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Sukkat Shalom B'nei Noach



Lech Lecha (Genesis 12-17 )

Bereishit, 13:14“And HaShem spoke to Avram after the separation of Lot from him…”

Rashi, Bereishit, 13:14, Dh: Acharei: “The whole time that that wicked one [Lot] was with him [Avraham], Prophecy was taken from him. And earlier, when Lot was with him, and it says, ‘Hashem appeared to Avram’ – at that time he [Lot] was righteous.”

When Avraham embarks on his momentous journey to the Land of Israel, his nephew Lot joins him, to his great credit. However, the Torah relates that Lot experiences a serious decline in his spiritual level to the point where his presence prevents Avraham from receiving Prophecy, which  only resumed once Lot separated from him due to a dispute among their shepherds.

The commentaries note that Prophecy is one of the greatest gifts one can receive, and they assume that Avraham realized that his lack of Prophecy was due to Lot’s continued presence. Based on these observations, they make an astonishing point: It is evident that Avraham felt it more important to remain with Lot in the hope that he could positively influence him, even though this meant that he had to sacrifice the incredible gift of Prophecy.1 It seems clear that Avraham was correct in his approach. The explanation for this is that G-d’s will is that we try to positively influence our fellow, to the extent that it overrides actual closeness to G-d.

A similar message is taught in Vayeira when Avraham abruptly stops his conversation with G-d in order to host guests (hachnachat orchim). The Sages2 learn from here that hosting guests is greater than speaking to the Divine Presence. How can this be? One answer is that by doing kindness with people, one is resembling G-d who does kindness with His people and this is even a greater closeness to G-d than actually speaking to Him. So too, bringing people closer to G-d is greater than receiving Prophecy in that it is a superior way of connecting to G-d.

One possible application of these ideas is that at certain times, it may be appropriate to devote some time focusing on the well-being of other people even at the expense of one’s own learning. The following, fascinating story, demonstrates this point. Rabbi Joey Grunfeld is a legendary figure in outreach in the UK – he was the head of the highly successful kiruv organization, Seed for many years. He relates the dilemma that he faced when he was an Avreich learning in the Gateshead Kollel and was asked to lead Seed. Seed was based in London so he spent most of the week there, and returned on Thursday to spend time with his children and learn in his Kollel. However, he had a number of concerns about his situation, one of which was that he was worried about his own spiritual growth since he was constantly exposed to unaffiliated Jews and students. He shared these concerns with the great Steipler Gaon: In his words, this is how the Steipler responded (with translation):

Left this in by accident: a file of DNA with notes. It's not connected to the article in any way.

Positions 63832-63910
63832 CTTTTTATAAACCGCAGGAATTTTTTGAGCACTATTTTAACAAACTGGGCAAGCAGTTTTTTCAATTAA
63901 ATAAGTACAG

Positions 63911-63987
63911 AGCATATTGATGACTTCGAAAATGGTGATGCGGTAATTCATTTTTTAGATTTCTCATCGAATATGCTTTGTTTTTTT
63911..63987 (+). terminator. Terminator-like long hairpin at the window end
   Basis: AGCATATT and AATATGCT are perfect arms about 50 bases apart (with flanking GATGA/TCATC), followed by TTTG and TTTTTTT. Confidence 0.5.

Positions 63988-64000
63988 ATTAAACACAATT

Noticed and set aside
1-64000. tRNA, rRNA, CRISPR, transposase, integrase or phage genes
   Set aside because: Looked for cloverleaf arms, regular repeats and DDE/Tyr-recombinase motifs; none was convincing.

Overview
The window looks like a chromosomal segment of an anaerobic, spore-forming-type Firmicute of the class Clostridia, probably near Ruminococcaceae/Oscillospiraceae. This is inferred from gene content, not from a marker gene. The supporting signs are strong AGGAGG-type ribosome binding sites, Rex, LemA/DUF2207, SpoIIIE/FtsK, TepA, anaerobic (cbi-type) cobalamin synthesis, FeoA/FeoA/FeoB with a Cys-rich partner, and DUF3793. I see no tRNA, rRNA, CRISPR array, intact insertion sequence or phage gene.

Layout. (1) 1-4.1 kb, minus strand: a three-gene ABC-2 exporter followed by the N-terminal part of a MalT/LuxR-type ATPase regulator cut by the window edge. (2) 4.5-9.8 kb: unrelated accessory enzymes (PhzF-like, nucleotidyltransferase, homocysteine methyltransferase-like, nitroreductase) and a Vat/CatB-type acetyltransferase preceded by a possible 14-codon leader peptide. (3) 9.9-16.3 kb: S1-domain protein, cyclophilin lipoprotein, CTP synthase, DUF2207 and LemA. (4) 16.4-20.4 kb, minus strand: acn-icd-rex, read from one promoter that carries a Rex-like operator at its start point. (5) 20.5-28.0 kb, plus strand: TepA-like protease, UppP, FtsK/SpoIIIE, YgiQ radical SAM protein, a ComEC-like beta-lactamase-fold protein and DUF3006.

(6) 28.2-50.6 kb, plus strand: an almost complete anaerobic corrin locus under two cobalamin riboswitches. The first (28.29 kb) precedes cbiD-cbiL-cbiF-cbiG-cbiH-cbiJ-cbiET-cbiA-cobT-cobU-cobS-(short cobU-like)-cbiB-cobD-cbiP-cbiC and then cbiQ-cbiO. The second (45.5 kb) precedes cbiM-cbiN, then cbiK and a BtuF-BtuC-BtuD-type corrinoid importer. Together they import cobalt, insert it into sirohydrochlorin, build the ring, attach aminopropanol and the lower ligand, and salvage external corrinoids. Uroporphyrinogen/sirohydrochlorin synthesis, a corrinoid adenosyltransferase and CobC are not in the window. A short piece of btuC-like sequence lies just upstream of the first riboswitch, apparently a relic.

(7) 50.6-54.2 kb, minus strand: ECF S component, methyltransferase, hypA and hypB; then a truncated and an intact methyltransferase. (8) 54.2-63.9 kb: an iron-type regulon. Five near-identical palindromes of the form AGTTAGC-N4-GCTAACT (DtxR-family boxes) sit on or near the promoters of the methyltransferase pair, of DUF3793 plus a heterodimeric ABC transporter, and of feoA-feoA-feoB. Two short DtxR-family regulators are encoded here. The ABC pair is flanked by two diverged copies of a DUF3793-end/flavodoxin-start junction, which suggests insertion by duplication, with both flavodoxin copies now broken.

“He went to the shelf to get the book and showed it to me inside, in the Harchev Davar commentary. The Netziv3 discusses the righteous Yosef naming his son “Menashe,” because, as the verse says, “ki nashani Elokim es kol amali — Hashem has made us forget all my hardship.” But really, he should have said “es kol anyi.” The Midrash says that amali, which literally means “work” or “effort,” here refers to the Torah. Why would Yosef name his son in thanks for forgetting his Torah learning?

The Netziv answers that Yosef was busy with Potifar, was learning less, and began to forget his Torah, and he was upset about this. But once he started helping with the needs of the community, which the Midrash says is equivalent to learning Torah, then Yosef was able to celebrate by naming a child after this forgetfulness, since he would not be held accountable for the Torah he’d forgotten while helping the community. The message hit the spot. If I was working for the community, I didn’t need to mourn the time lost from learning.”

Needless to say, the Steipler’s advice was geared to the specific situation of Rabbi Grunfeld and his prior involvement in outreach and each person should seek their own Daas Torah as to how they should spend their time. Nonetheless, the point of the Netsiv and the application of the Steipler teaches that by giving up some of one’s own time in focusing on one’s own spiritual growth in order to be involved in communal matters, a person will not ultimately lose out, and will only gain in this relationship with G-d.

By Rabbi Yehonasan Gefen


  1. Rav Chaim Shmuelevitz zt”l also points out that the only thing that overrode Avraham’s efforts to positively influence Lot was the machlokes that developed between Avraham and Lot. This provides another example of the severity of machlokes.
  2. Yalkut Shimoni, Vayeira, Perek 2.
  3. Harchev Dvar, Bereishis, 41:51.

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